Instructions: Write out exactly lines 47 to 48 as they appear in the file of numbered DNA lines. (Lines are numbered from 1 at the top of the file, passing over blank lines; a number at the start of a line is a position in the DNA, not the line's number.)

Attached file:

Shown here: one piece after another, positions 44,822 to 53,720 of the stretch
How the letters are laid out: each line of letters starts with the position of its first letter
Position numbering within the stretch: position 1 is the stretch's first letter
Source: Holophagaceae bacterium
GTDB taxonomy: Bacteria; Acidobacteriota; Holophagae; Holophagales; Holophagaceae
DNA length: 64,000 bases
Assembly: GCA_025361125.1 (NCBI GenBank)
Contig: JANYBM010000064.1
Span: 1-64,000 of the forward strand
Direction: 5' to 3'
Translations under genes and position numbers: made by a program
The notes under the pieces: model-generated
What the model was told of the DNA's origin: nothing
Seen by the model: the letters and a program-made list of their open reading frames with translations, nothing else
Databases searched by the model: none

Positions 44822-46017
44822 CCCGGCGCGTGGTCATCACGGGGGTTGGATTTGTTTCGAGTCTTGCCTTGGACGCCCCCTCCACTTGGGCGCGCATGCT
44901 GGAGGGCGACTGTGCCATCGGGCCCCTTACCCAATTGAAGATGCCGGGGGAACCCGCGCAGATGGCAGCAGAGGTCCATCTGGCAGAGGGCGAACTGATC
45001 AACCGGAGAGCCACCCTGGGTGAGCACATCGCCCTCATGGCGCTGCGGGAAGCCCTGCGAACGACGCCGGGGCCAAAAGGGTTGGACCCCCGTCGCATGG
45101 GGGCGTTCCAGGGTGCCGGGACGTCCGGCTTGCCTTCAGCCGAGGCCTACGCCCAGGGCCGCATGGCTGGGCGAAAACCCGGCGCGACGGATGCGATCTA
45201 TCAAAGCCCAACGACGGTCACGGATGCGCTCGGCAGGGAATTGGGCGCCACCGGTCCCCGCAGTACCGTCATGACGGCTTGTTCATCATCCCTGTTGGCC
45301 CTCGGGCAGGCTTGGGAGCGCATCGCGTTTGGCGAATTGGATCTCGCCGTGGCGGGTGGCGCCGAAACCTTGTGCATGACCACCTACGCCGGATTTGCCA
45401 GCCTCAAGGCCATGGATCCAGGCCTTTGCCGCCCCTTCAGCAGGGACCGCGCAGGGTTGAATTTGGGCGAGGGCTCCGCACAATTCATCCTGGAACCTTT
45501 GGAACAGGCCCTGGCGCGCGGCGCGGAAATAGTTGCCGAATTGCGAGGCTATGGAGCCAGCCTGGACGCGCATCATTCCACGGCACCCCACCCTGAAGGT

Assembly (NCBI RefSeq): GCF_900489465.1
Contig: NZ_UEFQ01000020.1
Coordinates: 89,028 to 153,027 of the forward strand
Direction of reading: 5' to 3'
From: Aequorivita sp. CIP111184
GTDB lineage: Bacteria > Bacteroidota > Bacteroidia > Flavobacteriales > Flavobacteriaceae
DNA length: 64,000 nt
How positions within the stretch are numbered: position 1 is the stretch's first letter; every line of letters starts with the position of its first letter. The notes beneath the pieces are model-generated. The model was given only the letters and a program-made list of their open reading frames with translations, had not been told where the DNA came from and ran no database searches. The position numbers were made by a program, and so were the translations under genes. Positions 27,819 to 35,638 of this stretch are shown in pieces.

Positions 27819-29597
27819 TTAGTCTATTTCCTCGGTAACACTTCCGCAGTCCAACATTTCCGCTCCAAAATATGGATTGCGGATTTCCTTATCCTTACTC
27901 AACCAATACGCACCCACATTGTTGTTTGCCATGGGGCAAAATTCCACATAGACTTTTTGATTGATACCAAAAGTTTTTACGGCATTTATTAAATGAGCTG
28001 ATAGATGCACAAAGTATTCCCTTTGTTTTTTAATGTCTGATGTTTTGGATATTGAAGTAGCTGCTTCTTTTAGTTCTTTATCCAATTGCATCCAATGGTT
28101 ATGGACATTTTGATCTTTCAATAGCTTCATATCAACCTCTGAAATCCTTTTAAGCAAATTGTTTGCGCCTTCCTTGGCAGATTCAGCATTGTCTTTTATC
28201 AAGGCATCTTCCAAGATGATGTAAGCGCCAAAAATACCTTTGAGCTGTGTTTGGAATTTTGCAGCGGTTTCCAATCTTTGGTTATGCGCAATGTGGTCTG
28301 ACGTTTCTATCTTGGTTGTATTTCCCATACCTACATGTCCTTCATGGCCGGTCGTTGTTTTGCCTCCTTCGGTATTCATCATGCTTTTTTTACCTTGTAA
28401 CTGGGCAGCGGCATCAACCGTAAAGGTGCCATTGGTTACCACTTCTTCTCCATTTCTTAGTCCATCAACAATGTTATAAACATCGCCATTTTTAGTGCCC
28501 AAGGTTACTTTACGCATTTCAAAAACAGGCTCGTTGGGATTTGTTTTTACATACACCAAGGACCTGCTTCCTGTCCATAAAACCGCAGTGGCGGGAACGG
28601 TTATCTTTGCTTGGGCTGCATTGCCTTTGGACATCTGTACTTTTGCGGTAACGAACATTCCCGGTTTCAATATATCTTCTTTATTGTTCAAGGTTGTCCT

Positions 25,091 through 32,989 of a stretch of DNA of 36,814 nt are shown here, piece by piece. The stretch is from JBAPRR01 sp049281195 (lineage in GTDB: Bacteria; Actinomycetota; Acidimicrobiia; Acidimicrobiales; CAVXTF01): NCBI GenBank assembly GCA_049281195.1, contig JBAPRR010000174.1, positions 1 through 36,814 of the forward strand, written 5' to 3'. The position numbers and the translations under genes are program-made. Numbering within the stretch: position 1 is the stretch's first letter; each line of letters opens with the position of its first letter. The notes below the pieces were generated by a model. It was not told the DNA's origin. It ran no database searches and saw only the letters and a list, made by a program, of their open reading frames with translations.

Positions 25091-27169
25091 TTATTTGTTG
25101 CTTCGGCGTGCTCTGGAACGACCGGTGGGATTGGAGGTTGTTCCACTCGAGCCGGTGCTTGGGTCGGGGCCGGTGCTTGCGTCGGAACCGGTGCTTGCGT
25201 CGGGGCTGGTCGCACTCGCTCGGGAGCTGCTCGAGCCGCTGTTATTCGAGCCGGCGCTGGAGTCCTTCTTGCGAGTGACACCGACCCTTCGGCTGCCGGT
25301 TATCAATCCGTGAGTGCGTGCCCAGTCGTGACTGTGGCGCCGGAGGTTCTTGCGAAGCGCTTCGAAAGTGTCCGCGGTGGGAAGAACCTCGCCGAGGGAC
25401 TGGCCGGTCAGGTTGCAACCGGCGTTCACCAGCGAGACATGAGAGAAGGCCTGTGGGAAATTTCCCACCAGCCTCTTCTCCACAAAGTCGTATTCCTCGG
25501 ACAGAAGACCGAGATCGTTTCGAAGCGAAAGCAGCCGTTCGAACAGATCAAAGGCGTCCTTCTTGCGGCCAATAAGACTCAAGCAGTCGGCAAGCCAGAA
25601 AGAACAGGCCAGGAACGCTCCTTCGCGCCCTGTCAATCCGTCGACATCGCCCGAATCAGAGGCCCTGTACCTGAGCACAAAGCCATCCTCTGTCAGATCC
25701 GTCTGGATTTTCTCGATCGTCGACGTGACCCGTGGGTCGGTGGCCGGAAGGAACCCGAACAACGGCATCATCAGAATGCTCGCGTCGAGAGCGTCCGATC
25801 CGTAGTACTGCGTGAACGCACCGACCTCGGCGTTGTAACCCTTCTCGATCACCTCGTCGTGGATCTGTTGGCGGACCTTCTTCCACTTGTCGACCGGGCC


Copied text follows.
25201 CGGGGCTGGTCGCACTCGCTCGGGAGCTGCTCGAGCCGCTGTTATTCGAGCCGGCGCTGGAGTCCTTCTTGCGAGTGACACCGACCCTTCGGCTGCCGGT
25301 TATCAATCCGTGAGTGCGTGCCCAGTCGTGACTGTGGCGCCGGAGGTTCTTGCGAAGCGCTTCGAAAGTGTCCGCGGTGGGAAGAACCTCGCCGAGGGAC